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Winner of the Nightboat Books Poetry Prize, Imagine Us, The Swarm offers seven powerful texts that form a constellation of voices, forms, and approaches to loneliness, silence, and death.
Following the death of the poet’s father, Imagine Us, The Swarm contemplates vengeance, eschews forgiveness, and cultivates a desire for healing beyond the reaches of this present life. In this collection of essays in verse, Leung reconciles a familial history of violence and generational trauma across intersections of Asian American, queer, and gendered experiences. Moving between the past and the present, Leung imbues memories with something new to alter time and design a different future.
Muriel Leung is the author of Imagine Us, The Swarm, winner of the 2020 Nightboat Books Poetry Prize, and Bone Confetti, winner of the 2015 Noemi Press Book Award. A Pushcart Prize nominated writer, her writing can be found in The Baffler, Cream City Review, Gulf Coast, The Collagist, Fairy Tale Review, and others. She is a recipient of fellowships to Kundiman, VONA/Voices Workshop and the Community of Writers. She is the Editor-in-Chief of Gold Line Press and the Poetry Co-Editor of Apogee Journal. She also co-hosts The Blood-Jet Writing Hour Podcast with Rachelle Cruz and MT Vallarta. She is a member of Miresa Collective, a feminist speakers bureau. Currently, she is an Andrew W. Mellon Humanities in a Digital World fellow at the University of Southern California where she is completing her PhD in Creative Writing and Literature. She is from Queens, NY.
Jean Chen Ho is a writer in Los Angeles. She was born in Taiwan and grew up in Southern California. Jean is the author of Fiona and Jane, a short story collection. She's a doctoral candidate in Creative Writing and Literature at the University of Southern California, where she is a Dornsife Fellow in fiction. Her writing is published/forthcoming in Georgia Review, Guernica, The Rumpus, The Offing, Apogee, McSweeney's Internet Tendency, VIDA, NPR, Buzzfeed, Bitch Magazine, and others.
Praise for Imagine Us, The Swarm:
“Muriel Leung’s powerful new collection renders visible the liminal space of the Asian American, an occupied territory in which every silence, every potentiality, hums with the white noise of other people’s imaginings. Leung’s innovative poetics implicate the reader in the challenge of forming a post-immigrant self, caught between the competing imperatives of authenticity and assimilation: ‘And I am not even legible to myself. Cannot even English my way out.’ To hear a new lyric voice emerge from the swarm is thrilling and inutterably moving.”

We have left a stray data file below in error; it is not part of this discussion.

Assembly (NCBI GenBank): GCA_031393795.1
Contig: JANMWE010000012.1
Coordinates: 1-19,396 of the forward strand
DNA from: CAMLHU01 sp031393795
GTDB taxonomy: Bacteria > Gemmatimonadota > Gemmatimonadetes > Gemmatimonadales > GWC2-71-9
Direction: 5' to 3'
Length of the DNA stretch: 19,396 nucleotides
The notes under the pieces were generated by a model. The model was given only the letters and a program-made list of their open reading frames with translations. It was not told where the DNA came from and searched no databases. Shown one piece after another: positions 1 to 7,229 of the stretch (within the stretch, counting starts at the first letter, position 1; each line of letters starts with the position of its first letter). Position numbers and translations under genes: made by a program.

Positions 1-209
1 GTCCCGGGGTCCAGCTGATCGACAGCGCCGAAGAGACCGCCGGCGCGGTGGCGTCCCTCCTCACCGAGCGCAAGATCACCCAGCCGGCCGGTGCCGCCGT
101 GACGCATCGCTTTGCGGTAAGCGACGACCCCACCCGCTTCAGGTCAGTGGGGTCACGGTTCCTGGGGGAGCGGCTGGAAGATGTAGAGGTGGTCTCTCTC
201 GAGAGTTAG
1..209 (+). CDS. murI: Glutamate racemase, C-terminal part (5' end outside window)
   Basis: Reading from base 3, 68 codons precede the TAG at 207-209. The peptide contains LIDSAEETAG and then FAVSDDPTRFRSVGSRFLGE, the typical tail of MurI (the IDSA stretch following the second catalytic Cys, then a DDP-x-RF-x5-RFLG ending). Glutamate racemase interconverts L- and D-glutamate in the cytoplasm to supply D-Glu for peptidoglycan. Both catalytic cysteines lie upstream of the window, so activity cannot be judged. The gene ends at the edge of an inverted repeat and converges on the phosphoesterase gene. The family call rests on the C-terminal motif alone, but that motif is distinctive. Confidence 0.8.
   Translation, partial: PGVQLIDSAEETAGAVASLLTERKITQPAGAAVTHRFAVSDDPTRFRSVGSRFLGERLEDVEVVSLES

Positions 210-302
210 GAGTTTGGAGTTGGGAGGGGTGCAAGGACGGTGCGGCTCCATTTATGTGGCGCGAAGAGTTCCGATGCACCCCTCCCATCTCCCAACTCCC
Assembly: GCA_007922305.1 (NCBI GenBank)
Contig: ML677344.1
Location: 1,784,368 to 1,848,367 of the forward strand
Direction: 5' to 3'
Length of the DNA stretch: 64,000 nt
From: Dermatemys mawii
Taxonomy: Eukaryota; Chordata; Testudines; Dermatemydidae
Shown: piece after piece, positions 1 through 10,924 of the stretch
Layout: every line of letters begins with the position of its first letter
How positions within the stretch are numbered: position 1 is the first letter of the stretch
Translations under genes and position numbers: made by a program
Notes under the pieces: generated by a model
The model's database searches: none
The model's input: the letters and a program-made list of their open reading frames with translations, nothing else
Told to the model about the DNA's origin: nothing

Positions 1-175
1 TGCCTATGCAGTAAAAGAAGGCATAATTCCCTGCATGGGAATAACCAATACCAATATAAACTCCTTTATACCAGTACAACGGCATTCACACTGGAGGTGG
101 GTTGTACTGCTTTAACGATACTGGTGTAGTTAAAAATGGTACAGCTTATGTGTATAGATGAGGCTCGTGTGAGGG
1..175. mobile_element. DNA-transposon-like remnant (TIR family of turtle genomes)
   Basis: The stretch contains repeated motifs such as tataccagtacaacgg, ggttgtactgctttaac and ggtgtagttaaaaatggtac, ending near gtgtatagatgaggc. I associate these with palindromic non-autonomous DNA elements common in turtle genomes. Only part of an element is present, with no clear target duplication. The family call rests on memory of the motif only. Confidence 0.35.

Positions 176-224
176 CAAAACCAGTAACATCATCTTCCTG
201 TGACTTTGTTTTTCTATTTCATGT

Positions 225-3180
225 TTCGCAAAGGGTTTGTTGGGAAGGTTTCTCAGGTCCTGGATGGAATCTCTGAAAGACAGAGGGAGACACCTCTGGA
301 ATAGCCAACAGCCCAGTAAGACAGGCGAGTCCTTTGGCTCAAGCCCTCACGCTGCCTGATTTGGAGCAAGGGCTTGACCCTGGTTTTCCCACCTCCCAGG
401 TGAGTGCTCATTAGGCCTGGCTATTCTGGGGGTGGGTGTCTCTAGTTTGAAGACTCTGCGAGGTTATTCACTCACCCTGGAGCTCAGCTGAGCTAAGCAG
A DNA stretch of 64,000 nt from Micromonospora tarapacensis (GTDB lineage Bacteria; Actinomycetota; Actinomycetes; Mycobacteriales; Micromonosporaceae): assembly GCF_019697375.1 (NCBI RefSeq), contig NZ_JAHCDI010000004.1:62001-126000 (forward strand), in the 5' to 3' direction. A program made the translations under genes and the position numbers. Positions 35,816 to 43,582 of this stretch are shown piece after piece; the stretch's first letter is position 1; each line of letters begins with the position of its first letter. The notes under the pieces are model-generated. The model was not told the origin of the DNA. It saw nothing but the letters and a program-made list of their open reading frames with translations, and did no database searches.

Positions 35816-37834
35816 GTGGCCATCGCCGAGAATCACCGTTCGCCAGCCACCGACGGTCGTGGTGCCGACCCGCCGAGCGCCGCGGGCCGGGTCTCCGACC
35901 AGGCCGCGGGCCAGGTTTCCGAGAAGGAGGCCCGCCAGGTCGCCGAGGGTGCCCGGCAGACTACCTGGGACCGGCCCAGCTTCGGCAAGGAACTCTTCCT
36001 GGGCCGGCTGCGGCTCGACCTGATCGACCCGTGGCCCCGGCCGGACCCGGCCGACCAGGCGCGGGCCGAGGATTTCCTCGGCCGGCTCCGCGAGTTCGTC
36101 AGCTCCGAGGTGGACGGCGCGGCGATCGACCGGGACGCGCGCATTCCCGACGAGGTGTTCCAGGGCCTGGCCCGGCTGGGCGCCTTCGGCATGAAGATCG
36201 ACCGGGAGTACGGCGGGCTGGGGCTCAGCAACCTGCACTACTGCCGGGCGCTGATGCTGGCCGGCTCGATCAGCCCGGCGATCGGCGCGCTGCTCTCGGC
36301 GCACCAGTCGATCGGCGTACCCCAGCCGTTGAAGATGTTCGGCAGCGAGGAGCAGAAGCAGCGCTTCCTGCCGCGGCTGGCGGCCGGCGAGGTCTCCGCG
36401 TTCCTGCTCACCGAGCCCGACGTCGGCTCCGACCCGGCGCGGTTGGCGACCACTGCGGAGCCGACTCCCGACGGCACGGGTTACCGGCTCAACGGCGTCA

“‘To write a book is to write into the future,’ Muriel Leung writes of her own fear. But Leung is a writer-explorer unafraid to roam, pillage, mourn, or debate; and Imagine Us, The Swarm is the journey of its own migration, from the ashes of the past to a possible future; both honoring and questioning histories felt, researched, unearthed, corrected. With thoughtful intention and insistent curiosity, and the stylistic fearlessness of Layli Long Soldier and Chelsea Minnis, Imagine Us, The Swarm is, above all, an invitation―to imagine, which is to remember, which is to see; which is, ‘to be at once [colony] and [alone].’ Traversing the pages of this work―its lines and underlines and overlines, its white space and connective tissues and mutability; its wisdom and consideration of everything from zygotes to mothers, to bees and the cost of effort and generational legacies of immigrant families―I am reminded of Adrienne Rich’s great epic, Diving into the Wreck; of the uncomfortable and essential pilgrimage into oneself, the voyage to save oneself by knowing oneself, and to imagine living through, as Leung writes, ‘an efforted alive.’”
“Muriel Leung’s Imagine Us, The Swarm offers seven powerful texts that form constellation of voices, forms, and approaches to confront loneliness, silence, and death. In a varied range of physical and poetic shapes and typography, Leung creates a lyric informed by theory, autobiography, and essay. One finds in the margins of this book deep dimensional portals of thought that resonate wildly. Wise and inventive, this book leads one deep into psychic regions oft unplumbed. Its rigors are complex and yet a reader feels nothing so much as invited in, and the rewards are plentiful and profound.”
-Kazim Ali, Judge’s Citation for The Nightboat Books Poetry Prize